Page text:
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Six Winter Activities in Iceland for Tourists

winter activities in iceland

Winter in Iceland

Winter Activities in Iceland

Iceland winters are long, typically lasting from October to April. This is quite a few months to be exposed to the elements! We’re talking snowfall, blustery winds and blizzards. At least usually. The current winter of 2016/2017 is one of Iceland’s warmest on record–the last time temperatures were so low was 150 years ago!

Does that mean you won’t get to enjoy all the snow Iceland has to offer? Au contraire. Iceland’s weather is most notorious for its capriciousness, so expect blizzards and the occasional sunny day to continue on without interruption.

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Ice Cave, Iceland

Adventures in the Snow

Winter in Iceland means short days and long nights, peaking at the winter solstice with its 4 hours of daylight. Though by no means high tourist season (you can look to summer for that honor), winter still has its fair share of attractions and activities–some only accessible come ice and snow. Other perks of visiting Iceland in winter are lower airfares, car rentals and hotel rooms.

Winter activities in Iceland tend to err on the extreme. You can spend the dark months huddled by your laptop or in a candlelit cafe with a good book–or you can hit the slopes in full adrenaline-mode. I’ve written up a few cool winter pursuits to get your blood pumping.

Just One Thing: If you do venture outside, go with a reputable guide. The terrain in Iceland can be dangerous, and in winter, doubly so! Even driving on the Ring Road has led to countless accidents. Do your research and book with a recommended guide. Also, make sure you dress warmly and in layers, with the best hiking boots available. Tour guides may provide auxiliary gear, such as helmets or rainproof jackets, but don’t rely on this–always bring your own weather-resistant outerwear.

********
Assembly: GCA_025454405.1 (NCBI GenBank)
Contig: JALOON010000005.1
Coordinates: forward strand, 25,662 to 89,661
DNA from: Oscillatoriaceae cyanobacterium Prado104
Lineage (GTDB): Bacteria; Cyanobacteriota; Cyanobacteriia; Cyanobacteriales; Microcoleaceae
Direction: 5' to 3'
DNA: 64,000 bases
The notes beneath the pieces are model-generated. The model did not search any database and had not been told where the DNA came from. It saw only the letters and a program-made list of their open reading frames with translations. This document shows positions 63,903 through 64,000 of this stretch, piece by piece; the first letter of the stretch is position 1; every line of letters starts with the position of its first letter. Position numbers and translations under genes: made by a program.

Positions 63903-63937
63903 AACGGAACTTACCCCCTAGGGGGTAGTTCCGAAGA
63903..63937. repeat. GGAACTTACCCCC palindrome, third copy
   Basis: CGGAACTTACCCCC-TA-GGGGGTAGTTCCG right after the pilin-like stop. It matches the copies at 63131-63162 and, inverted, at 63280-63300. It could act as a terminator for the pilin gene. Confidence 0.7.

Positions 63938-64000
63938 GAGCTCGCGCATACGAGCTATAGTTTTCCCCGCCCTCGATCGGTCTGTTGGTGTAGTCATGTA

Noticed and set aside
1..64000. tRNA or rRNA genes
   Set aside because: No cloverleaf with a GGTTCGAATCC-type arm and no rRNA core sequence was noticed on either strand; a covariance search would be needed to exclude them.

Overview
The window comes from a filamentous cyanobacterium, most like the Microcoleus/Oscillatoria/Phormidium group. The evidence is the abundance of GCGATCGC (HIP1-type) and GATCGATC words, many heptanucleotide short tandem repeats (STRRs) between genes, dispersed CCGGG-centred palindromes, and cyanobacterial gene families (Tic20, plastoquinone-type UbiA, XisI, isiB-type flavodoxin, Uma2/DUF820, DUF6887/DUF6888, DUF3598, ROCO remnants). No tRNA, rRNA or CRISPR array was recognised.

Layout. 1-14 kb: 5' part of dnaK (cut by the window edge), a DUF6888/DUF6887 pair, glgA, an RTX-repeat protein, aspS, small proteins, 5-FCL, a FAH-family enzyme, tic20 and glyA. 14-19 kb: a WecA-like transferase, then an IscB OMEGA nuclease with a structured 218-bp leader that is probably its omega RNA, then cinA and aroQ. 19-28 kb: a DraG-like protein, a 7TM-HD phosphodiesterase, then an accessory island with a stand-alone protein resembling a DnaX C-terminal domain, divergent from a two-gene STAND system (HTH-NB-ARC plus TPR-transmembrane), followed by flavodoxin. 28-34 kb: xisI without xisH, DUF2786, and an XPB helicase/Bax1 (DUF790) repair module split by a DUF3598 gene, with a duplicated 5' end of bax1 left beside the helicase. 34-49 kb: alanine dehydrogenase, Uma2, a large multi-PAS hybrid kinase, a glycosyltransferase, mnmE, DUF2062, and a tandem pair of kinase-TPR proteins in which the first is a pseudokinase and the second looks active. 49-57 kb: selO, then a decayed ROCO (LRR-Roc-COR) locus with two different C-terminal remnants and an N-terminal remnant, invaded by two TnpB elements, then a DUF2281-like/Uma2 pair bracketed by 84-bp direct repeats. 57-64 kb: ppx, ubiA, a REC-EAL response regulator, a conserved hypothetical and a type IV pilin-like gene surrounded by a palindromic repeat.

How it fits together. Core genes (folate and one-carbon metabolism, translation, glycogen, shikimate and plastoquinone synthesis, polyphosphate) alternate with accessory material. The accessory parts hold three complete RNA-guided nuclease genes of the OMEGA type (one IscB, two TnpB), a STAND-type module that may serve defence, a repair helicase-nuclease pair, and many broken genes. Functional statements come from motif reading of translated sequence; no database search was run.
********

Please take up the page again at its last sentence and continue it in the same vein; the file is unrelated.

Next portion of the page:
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Northern lights in Iceland usually starts after 11 p.m.

CHASE THE NORTHERN LIGHTS.

Of course, top on the list is the Aurora Borealis, the most popular attraction in Iceland come wintertime. These luminous whips attract thousands of visitors per year! You can usually count on them in the season from October to March, but day to day, they tend to be unpredictable. Even tour guides will caution you that the Northern Lights are unpredictable–but most of them are generous enough to give you a free night should the first one be unsuccessful. For best viewings, drive out to the countryside away from any light pollution, on a night with little to no clouds. The show usually starts after 11pm. Check the weather forecast the afternoon before you hit the road.

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Climbers on the Vatnajokull Glacier

WALK ON A GLACIER.

Making your way down an old glacier with nothing but a small ice axe and crampons is certainly an experience sure to set your adrenaline ablaze. Not all such glacier walks are as daring, however; you can book one that’s relatively moderate, as long as you bring the right boots. Glaciers cover around 11% of Iceland–so there’s plenty of terrain to explore! Climb across Sólheimajökull glacier tongue in South Iceland. Learn all about the nature and behavior of glaciers. Venture deep past icy ridges, deep-blue crevasses, and sink holes. Walking on a glacier is truly a magical, incomparable experience! My only recommendation? Always go with a guide–it can be perilous if you don’t know what you’re doing.